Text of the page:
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  1. Tricia on February 5, 2014 at 6:53 pm

    Its very stressful to constantly be on the lookout for what will harm you or your animal next. I used to get an email alert each time a product was recalled. It was DAILY. That should be shocking but its all too common now. So I have tended to opt out of what’s considered normal consumerism these days and take matters into my own hands.
    I find Chicken jerky is the easiest of all the treats to make at home. You can use anything really – beef liver or salmon end pieces are a favorite.
    — sliced thin, and bake on 200F for about 2+ hours. That’s it!
    If looking at cost: For 20 minutes of prep work
    1. 32oz Happy Hips chicken jerky $32 on Amazon OR the equivalent 4lbs chicken breasts at 1.99/lb = Savings of $27.
    2. 12oz Pro Treat Liver treats $25 on Amazon OR the equivalent 3lbs Beef liver 2.45/lb = Savings of $20.
    And if you really want to shake your fist at policy and PR, remember there is sales tax on dog products but not human food. In my city, Seattle, thats a 9.8% savings right off the top on marrow bones, chicken backs & necks and all kinds of doggie goodness buried in a grocery store’s freezer. Now if we can just keep the human food supply safe… but that’s a whole other topic.

    • Will Falconer, DVM on February 6, 2014 at 9:49 am

      Hey Tricia,
      A great comment and a how-to, thanks!
      Who ever said self sufficiency is dead? Probably more important now than ever, given what Elle points out above.

  2. Elle on February 3, 2014 at 10:51 am

    The FDA is a revolving door for Board members of the big multinational companies. These folks go from the corporation board to appointments in decision-making positions on the FDA and back again to corporations. So the FDA is there to protect the interests of the corporation, not the American people. It’s a misunderstanding Americans have had for quite some time and quite obvious if anyone takes the time to trace some of these “key” people’s migrations.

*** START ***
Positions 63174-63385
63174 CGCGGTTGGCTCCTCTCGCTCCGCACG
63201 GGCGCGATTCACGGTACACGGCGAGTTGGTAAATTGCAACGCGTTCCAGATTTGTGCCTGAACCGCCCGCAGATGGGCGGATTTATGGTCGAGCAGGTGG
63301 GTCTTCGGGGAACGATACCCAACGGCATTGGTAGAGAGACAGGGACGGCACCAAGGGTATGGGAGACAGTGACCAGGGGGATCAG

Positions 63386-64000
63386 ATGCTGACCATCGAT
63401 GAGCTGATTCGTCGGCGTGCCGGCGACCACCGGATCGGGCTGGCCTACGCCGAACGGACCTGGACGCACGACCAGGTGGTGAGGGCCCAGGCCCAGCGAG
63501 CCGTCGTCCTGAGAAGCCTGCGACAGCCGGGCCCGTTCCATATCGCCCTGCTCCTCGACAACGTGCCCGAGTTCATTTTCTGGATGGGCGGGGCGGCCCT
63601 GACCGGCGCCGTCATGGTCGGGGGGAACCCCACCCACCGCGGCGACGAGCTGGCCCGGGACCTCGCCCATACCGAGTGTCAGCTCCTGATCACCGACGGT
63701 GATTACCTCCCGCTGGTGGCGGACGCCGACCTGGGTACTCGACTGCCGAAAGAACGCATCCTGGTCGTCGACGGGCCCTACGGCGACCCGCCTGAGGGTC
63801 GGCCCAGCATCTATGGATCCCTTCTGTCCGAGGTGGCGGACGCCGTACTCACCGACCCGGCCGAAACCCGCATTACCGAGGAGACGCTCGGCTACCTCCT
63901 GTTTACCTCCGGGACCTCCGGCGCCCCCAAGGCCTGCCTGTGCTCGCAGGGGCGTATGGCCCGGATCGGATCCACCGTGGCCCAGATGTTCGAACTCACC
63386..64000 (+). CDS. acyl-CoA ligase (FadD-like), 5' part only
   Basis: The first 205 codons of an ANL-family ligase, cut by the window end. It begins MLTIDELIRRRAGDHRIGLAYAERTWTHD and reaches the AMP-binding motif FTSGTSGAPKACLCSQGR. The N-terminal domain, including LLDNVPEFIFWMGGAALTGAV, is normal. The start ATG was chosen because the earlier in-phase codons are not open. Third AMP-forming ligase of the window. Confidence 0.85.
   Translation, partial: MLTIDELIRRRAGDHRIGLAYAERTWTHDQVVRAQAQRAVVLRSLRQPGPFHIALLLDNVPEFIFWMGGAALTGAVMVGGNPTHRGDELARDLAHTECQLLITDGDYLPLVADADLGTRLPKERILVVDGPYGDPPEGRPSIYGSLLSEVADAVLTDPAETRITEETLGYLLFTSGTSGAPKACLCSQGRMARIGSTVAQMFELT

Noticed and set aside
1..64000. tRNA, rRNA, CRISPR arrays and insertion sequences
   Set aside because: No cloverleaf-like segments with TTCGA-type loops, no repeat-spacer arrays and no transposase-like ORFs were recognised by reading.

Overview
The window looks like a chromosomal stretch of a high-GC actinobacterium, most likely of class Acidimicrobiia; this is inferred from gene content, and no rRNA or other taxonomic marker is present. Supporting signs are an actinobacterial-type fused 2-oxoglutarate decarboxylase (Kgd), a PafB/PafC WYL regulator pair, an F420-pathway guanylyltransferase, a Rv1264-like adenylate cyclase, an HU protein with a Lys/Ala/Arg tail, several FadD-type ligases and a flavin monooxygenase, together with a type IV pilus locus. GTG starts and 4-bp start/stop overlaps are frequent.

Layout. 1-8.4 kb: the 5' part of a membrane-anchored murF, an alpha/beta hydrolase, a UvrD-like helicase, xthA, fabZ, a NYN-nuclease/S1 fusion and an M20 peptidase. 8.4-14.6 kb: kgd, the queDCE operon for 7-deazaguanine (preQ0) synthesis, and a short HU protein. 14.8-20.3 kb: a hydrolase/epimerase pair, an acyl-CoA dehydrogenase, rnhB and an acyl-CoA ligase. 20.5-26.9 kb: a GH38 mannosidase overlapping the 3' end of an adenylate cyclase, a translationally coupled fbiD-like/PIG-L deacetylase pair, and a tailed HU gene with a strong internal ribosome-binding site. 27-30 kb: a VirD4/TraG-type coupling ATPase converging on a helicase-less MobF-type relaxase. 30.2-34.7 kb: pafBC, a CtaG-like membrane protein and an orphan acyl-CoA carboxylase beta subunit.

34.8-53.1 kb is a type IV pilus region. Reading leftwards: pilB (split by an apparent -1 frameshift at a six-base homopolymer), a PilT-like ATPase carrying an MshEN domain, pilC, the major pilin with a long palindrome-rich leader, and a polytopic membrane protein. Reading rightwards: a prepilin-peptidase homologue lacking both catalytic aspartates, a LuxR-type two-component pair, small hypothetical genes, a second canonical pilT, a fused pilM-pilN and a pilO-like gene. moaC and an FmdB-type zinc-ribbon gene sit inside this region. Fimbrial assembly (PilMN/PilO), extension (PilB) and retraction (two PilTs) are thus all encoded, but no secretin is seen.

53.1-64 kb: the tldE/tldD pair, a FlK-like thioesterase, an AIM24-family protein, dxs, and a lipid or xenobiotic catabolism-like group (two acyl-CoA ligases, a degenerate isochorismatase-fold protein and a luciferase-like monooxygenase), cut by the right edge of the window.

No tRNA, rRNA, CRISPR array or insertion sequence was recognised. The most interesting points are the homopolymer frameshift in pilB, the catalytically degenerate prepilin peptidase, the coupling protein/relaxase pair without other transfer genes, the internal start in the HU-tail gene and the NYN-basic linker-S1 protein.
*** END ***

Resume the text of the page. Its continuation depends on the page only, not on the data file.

Our country has changed under my generation’s very noses with very few noticing or even caring. As long as people have their televisions, their beer and their easy chair, they are happy.

    • Will Falconer, DVM on February 6, 2014 at 9:46 am

      All too true, Elle. We’ve got to look to ourselves and our packs of like minded folks to ferret out what’s useful and healthful and what’s not.
      And, we are probably doing that in record numbers now anyway, at least those who use the interwebs, right? We look at reviews (which can be falsified, ahem), social proof, etc. As always, though, our animals who are shiny and vital are the ones who can really change the world, by example.
      Now, where’s that remote, honey, my game’s just about to start.

    • Tricia on February 6, 2014 at 11:46 am

      Bread & Circuses

  3. Esther on January 28, 2014 at 10:34 am

    Dr. Falconer, Great topic!!